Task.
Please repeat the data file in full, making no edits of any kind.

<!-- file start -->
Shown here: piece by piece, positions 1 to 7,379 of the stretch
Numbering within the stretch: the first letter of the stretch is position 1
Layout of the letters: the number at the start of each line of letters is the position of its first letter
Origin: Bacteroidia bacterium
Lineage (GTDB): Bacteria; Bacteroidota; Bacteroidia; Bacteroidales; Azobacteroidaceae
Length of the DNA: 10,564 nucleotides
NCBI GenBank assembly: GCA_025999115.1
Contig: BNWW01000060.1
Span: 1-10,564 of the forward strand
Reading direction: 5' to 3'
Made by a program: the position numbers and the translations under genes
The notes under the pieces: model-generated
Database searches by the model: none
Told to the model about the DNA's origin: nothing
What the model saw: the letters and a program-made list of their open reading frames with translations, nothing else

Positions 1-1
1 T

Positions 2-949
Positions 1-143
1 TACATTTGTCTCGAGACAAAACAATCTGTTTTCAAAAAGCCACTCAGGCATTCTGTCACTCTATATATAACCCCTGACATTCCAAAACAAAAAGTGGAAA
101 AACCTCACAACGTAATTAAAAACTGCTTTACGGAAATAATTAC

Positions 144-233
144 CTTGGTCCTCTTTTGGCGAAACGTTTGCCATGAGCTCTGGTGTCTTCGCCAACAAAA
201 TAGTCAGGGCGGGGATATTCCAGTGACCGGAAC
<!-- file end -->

Shown here: piece by piece, positions 1 to 7,379 of the stretch
Numbering within the stretch: the first letter of the stretch is position 1
Layout of the letters: the number at the start of each line of letters is the position of its first letter
Origin: Bacteroidia bacterium
Lineage (GTDB): Bacteria; Bacteroidota; Bacteroidia; Bacteroidales; Azobacteroidaceae
Length of the DNA: 10,564 nucleotides
NCBI GenBank assembly: GCA_025999115.1
Contig: BNWW01000060.1
Span: 1-10,564 of the forward strand
Reading direction: 5' to 3'
Made by a program: the position numbers and the translations under genes
The notes under the pieces: model-generated
Database searches by the model: none
Told to the model about the DNA's origin: nothing
What the model saw: the letters and a program-made list of their open reading frames with translations, nothing else

Positions 1-1
1 T

Positions 2-949
Positions 1-143
1 TACATTTGTCTCGAGACAAAACAATCTGTTTTCAAAAAGCCACTCAGGCATTCTGTCACTCTATATATAACCCCTGACATTCCAAAACAAAAAGTGGAAA
101 AACCTCACAACGTAATTAAAAACTGCTTTACGGAAATAATTAC

Positions 144-233
144 CTTGGTCCTCTTTTGGCGAAACGTTTGCCATGAGCTCTGGTGTCTTCGCCAACAAAA
201 TAGTCAGGGCGGGGATATTCCAGTGACCGGAAC